US banks warn of recession amid rising inflation

According to CEOs, the largest US banks are preparing for a poorer economy next year as inflation threatens consumer demand.

Jamie Dimon, the chief executive of JPMorgan Chase & Co, told CNBC that while businesses and consumers were in good shape. That situation would not persist for very long as the economy weakens and inflation reduces consumer purchasing power.

“Those things might very easily derail the economy and lead to this mild to hard recession,” he claimed.

According to him, consumers have excess savings from pandemic stimulus programs of US$1.5 trillion (RM6.6 trillion). But they may run out in the middle of 2023.

Dimon added that after hiking the benchmark interest rate to 5%. The Federal Reserve might take a break for three to six months.

However, that “may not be sufficient” to reduce the high inflation rate.

The US central bank last month increased interest rates by 75 basis points to 3.75% to 4% during its fourth straight meeting. But it also hinted that it would switch to lower increases at its next meeting.

The day after a group of top bankers discussed the dangers to the economy, shares of major banks dropped precipitously.

Goldman Sachs Group Inc., Morgan Stanley, and Citigroup Inc. all had declines of over 2%. While Bank of America lost more than 4% of its value.

At a financial conference hosted by Goldman Sachs, Bank of America CEO Brian Moynihan informed attendees that the bank’s research indicated “negative growth” in the first quarter of 2023 although “mild” would be the contraction.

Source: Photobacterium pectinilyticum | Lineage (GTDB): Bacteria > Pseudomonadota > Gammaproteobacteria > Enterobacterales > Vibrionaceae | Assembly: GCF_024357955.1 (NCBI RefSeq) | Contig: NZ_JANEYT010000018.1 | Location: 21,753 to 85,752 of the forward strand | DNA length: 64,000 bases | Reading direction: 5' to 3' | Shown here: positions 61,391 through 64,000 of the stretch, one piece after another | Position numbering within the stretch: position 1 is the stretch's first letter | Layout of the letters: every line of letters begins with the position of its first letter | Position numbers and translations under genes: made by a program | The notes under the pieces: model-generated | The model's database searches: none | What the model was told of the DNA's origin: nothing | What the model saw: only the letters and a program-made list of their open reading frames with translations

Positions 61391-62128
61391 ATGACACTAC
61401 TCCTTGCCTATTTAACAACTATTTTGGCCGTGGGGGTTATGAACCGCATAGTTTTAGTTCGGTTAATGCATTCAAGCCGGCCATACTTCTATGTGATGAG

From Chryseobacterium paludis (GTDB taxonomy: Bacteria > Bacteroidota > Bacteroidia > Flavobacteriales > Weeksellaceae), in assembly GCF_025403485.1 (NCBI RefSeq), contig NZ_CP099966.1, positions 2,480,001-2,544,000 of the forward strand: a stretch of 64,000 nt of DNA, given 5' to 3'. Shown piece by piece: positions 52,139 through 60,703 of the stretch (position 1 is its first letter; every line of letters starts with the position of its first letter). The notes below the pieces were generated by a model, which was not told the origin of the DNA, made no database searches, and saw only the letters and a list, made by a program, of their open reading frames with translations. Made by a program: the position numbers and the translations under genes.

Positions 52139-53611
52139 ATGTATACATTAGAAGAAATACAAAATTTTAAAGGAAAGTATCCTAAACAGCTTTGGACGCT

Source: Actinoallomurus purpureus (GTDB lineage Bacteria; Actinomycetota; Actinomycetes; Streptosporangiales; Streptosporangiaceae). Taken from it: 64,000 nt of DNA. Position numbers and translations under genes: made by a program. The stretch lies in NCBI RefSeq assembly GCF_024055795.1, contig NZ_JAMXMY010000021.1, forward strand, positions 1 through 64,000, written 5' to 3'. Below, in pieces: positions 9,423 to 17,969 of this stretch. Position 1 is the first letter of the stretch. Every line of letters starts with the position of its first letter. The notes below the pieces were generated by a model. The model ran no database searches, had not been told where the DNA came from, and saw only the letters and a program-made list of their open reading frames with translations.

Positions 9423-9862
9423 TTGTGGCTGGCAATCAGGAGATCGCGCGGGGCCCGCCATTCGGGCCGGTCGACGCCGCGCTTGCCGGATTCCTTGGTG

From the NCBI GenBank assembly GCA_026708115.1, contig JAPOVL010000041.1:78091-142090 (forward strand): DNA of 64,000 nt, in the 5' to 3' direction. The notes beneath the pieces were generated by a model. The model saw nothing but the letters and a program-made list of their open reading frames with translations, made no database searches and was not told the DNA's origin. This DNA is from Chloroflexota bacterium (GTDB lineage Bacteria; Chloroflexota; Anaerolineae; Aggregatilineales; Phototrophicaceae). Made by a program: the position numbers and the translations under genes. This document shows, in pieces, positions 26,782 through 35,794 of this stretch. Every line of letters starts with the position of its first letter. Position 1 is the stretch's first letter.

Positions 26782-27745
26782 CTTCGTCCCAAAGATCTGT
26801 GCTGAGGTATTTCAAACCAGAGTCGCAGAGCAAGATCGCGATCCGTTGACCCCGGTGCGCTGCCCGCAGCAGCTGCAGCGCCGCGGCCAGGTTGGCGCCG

According to Moynihan, the lender’s investment-banking fees would likely drop by 55% to 60% in the fourth quarter. Compared to the same period last year, although trading revenue will probably increase by 10% to 15%.

David Solomon, CEO of Goldman Sachs, stated at the same conference that “economic growth is slowing.” “Our clients sound quite cautious when I speak with them,”

According to him, the employment market in banking is still “surprisingly tight” and talent rivalry is “as fierce as ever.”

However, some banks are laying off employees.

According to a person acquainted with the company’s plans, Morgan Stanley has cut around 2% of its staff.

About 1,600 roles would be affected by the layoffs. Which follow workforce reductions at Goldman and Citigroup and were first reported by CNBC.

On other parts of Wall Street, BlackRock Inc., the largest asset management in the world, has suspended hiring aside from for essential positions, according to chief financial officer Gary Shedlin.

We’re making an effort to be a little more cautious, he said.